You know, I turn back to your ancient prophets in the Old Testament and the signs foretelling Armageddon, and I find myself wondering if—if we're the generation that's going to see that come about. I don't know if you've noted any of those prophecies lately, but believe me, they certainly describe the times we're going through. (President Ronald Reagan, in a phone conversation with Tom Dine of AIPAC, the pro-Israel lobbying group on Capitol Hill, before the bombing attack on U.S. Marine headquarters in Beirut.)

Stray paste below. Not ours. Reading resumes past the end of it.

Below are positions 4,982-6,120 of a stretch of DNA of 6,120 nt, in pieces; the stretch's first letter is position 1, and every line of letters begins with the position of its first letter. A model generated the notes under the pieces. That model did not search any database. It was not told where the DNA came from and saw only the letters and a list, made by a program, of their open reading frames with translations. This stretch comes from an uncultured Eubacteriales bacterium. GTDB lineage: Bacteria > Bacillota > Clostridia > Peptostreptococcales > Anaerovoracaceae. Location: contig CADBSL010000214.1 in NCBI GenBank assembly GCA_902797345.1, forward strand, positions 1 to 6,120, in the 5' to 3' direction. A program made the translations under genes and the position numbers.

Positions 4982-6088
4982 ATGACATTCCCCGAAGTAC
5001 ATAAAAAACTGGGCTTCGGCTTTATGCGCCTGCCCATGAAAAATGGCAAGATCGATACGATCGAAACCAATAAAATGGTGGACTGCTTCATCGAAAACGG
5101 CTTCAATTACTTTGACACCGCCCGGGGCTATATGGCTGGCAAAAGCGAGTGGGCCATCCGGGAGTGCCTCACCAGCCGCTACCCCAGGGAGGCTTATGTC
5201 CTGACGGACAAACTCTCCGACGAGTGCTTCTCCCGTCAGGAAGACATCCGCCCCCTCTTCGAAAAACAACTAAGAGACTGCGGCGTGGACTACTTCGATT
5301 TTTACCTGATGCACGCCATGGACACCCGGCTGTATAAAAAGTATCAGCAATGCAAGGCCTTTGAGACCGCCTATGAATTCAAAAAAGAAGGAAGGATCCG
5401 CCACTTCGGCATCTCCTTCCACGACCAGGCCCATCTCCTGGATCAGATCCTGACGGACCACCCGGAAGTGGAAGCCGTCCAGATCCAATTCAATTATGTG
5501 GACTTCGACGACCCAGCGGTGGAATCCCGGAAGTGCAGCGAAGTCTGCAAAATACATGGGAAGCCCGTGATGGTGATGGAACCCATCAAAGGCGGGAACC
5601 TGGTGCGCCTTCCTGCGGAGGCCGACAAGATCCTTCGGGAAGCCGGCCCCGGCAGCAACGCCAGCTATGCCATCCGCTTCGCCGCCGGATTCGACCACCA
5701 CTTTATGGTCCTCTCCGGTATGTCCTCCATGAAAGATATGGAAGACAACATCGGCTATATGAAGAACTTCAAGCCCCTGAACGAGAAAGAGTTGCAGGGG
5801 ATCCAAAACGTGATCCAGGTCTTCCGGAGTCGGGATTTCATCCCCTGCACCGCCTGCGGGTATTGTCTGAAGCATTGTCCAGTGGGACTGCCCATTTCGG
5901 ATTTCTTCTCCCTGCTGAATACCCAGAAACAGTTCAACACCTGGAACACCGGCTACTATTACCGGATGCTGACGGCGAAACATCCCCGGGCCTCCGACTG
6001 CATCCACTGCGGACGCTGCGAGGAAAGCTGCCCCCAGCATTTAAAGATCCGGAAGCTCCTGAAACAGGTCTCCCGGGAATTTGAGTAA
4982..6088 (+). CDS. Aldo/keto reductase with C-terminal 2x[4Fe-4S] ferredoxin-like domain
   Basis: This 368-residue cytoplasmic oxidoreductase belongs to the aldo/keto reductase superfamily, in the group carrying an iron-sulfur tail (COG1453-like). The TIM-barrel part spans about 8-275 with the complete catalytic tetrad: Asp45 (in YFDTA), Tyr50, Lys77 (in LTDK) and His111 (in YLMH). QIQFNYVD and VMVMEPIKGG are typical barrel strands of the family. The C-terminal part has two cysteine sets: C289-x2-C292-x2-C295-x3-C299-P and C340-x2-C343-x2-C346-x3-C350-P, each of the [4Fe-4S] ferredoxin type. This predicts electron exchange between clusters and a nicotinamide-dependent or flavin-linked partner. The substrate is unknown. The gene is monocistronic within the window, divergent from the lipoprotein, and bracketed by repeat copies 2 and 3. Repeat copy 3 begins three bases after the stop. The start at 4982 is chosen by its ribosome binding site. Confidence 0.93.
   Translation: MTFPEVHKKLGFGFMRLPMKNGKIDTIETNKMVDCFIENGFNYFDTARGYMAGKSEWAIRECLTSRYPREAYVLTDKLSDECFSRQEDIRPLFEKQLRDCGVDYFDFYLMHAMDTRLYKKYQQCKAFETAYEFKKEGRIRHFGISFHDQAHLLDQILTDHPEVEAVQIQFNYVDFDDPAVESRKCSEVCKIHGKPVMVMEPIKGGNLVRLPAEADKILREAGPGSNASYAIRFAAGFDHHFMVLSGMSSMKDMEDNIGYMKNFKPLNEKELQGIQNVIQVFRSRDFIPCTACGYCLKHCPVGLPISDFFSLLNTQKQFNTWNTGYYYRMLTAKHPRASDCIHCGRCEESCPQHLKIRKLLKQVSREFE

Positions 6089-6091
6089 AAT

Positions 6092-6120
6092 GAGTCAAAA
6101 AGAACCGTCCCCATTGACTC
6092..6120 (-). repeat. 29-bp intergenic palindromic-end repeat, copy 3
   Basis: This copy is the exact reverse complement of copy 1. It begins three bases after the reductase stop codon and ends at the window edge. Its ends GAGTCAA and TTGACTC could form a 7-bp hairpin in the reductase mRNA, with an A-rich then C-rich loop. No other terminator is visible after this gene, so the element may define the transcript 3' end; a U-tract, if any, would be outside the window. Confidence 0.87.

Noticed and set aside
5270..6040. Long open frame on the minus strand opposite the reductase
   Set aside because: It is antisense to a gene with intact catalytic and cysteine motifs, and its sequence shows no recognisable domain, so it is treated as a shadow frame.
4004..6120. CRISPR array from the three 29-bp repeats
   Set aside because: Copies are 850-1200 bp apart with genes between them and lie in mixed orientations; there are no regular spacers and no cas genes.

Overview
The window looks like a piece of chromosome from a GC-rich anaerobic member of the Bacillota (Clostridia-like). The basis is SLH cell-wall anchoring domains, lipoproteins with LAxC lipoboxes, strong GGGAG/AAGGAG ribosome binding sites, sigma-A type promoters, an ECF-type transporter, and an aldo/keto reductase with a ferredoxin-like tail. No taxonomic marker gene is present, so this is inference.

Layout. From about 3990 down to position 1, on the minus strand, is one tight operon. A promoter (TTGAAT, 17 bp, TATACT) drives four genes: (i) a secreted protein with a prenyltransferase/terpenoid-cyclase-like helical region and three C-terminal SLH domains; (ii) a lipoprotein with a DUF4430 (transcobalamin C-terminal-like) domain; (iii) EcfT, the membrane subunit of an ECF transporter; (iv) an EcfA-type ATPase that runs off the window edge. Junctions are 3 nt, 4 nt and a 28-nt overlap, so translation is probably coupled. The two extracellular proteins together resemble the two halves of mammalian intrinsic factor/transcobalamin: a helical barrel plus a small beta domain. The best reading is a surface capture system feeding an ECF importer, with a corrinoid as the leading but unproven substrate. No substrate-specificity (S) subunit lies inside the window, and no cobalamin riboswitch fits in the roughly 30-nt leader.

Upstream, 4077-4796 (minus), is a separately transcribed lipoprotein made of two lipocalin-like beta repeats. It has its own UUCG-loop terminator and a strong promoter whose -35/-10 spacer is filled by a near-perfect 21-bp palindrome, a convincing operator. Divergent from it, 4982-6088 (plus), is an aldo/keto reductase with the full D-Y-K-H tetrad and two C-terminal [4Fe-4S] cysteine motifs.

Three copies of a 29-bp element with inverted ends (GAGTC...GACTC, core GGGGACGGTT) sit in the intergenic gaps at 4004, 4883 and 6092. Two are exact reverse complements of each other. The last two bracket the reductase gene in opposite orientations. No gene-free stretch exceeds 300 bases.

As American resolve was being tested by Syrian and Soviet responses to the Marine deployment in Beirut, the leader of the free world used a public telephone call to unburden himself of some dire apprehensions (as reported by Wolf Blitzer in The Jerusalem Post, October 28, 1983). If any other person had referred to prophetic scripture as the grounding for an apocalyptic scenario, we could dismiss such foreboding as a symptom of melancholy brought on by the cruel realities of our time—perhaps mitigated by the "consoling" expectation that much of this sinful world will soon meet its deserved destruction.